Fear is our reaction to danger. There is, however, more than one type of fear. There are three kinds of fear: instant fear, rational fear, and irrational fear.

Instant Fear

Instant fear – fear of immediate danger – is one we seldom experience. This essential survival response is the fear we feel when we realize we are in immediate physical danger. This is the fear under fire on the battlefield, the fear we feel the instant before the car crash. When we encounter any situation in which we are immediately threatened with physical injury we react instantly with fear. Many people enjoy the natural high obtained during moments of danger and seek out ostensibly dangerous situations such as riding monster roller coasters and participating in extreme sports in order to induce the fear reaction. Some thrill-seekers are addicted to fear.

Rational Fear

Rational fear – fear based on reason – is an important survival response. Rational fear consists of conscious or unconscious threat assessment. That assessment depends on information we receive immediately from our senses and also from past experience or report.

Rational fear is the internal voice warning me not to walk alone and unarmed into the dark alley. The actual threat may or may not be real. According to the odds, no mugger is waiting in the dark alley. Nevertheless, my senses tell me if there is a mugger I am at a disadvantage in that my eyes are not dark adapted because I am leaving a lighted environment and going into an unlighted one.

Past experience warns me I am physically weaker than most men. If there is a mugger in the alley he is almost certainly stronger than me, and he may have a weapon. Past reports of muggings in dark alleys remind me to exercise caution in this situation. Therefore, I decide to walk round the block in the lighted street, rather than risk a mugging in an alley.

Of course, responding to rational fear by staying on the main street does not ensure I will not be mugged. It does ensure I will not be mugged in that particular alley on that particular night.

There is a second kind of rational fear. This is the fear we feel when we know we are required to do some hard thing we do not want to do. People who live with chronic pain understand this fear very well. There are days when just getting out of bed is painful. Steeling oneself to experience pain and suffering on a daily basis takes a special kind of courage.

Irrational Fear

Irrational fear – fear for no reason – is the fear we feel when we are not in immediate danger and there is no reason to avoid any threat. In other words, irrational fear is fear without cause. This is the fear children demonstrate when they refuse to sleep without a nightlight. Fear of the dark, of the boogey-man, of the monster under the bed, or the specter in the closet are all terrors many of us experienced as children.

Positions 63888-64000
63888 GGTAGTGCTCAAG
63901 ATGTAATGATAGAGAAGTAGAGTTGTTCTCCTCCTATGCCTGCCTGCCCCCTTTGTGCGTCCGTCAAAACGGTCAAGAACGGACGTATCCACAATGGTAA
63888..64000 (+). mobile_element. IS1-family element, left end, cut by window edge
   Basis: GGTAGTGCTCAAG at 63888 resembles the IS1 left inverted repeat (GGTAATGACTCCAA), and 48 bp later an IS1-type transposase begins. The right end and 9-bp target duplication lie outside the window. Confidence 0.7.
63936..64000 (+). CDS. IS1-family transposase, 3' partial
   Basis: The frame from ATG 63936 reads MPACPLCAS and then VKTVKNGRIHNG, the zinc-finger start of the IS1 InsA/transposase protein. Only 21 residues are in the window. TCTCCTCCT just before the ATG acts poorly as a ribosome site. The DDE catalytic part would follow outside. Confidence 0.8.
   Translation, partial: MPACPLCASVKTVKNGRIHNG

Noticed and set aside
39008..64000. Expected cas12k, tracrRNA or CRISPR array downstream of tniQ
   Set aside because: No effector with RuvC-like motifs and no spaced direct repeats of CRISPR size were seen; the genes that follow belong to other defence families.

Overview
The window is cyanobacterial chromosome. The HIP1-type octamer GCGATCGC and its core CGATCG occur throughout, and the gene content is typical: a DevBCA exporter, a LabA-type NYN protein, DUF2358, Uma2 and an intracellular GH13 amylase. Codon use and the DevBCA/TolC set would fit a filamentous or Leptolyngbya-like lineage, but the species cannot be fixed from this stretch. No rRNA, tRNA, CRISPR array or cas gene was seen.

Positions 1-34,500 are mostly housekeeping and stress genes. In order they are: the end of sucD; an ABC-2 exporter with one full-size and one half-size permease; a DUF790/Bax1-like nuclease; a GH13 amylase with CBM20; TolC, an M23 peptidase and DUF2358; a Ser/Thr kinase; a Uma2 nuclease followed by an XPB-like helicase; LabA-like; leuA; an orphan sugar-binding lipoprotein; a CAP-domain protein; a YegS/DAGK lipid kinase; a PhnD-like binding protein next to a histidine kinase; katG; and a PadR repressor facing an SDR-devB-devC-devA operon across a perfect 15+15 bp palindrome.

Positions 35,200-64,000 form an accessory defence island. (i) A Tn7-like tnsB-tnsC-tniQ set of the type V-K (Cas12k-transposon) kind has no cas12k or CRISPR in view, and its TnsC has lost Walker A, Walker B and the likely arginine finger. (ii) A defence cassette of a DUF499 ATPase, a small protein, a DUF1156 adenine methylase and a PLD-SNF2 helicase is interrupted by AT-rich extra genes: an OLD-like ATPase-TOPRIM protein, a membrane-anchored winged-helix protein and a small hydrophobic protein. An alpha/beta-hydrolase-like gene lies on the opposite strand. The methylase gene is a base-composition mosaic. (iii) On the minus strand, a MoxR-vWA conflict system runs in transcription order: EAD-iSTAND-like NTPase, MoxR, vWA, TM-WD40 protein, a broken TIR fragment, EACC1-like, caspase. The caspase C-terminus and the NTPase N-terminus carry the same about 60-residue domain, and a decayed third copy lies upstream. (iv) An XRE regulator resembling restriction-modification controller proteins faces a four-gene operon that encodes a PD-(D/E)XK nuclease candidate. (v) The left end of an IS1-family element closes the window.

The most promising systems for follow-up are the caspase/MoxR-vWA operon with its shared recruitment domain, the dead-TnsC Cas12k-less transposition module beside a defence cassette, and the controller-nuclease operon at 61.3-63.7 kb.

Adults also experience irrational fear. Sometimes these fears are programmed into us when we are children. Sometimes there is no discernable reason for the fear at all. Why is one person afraid of snakes and another of horses when neither of them has ever encountered a snake or a horse? Psychologists have one explanation, people who believe in reincarnation another. Neither are much good if they do not help us deal with our irrational fears. Irrational fear is crippling. Irrational fear limits us as much as a physical disability may. A man or woman who is deaf, blind or confined to a wheelchair may still, against all odds discover ways to accomplish their goals and lead full, rich, enriching lives. A man or woman chained to an irrational fear is truly a prisoner, a slave to their self-imposed limitations.

Courage is the necessary virtue if one intends to lead a full, rich, and enriching life. Like all virtues, courage is an act of will.


Strike while the iron is hot.

Many imagine courage means being brave when one is endangered or afraid. Reference to the Oxford English Dictionary reveals some surprising definitions of the word courage. Indeed, the definition of courage as bravery, boldness or valour is the fourth listed. According to the OED, courage is from the Old French word corage. Courage is originally the heart or seat of feeling, thought, one’s spirit, mind, disposition and nature. Courage is also is what we are thinking or intending, according to the second definition it is our intention, purpose, desire, or inclination.

The third definition states courage is spirit, livliness, lustiness, vigour, and the vital force of nature. Bravery, boldness, and valour – the quality of mind which shows itself in facing danger without fear or shrinking is our fourth definition. Finally, there is another meaning – encourage, to take courage, take heart, or fill oneself or another with courage.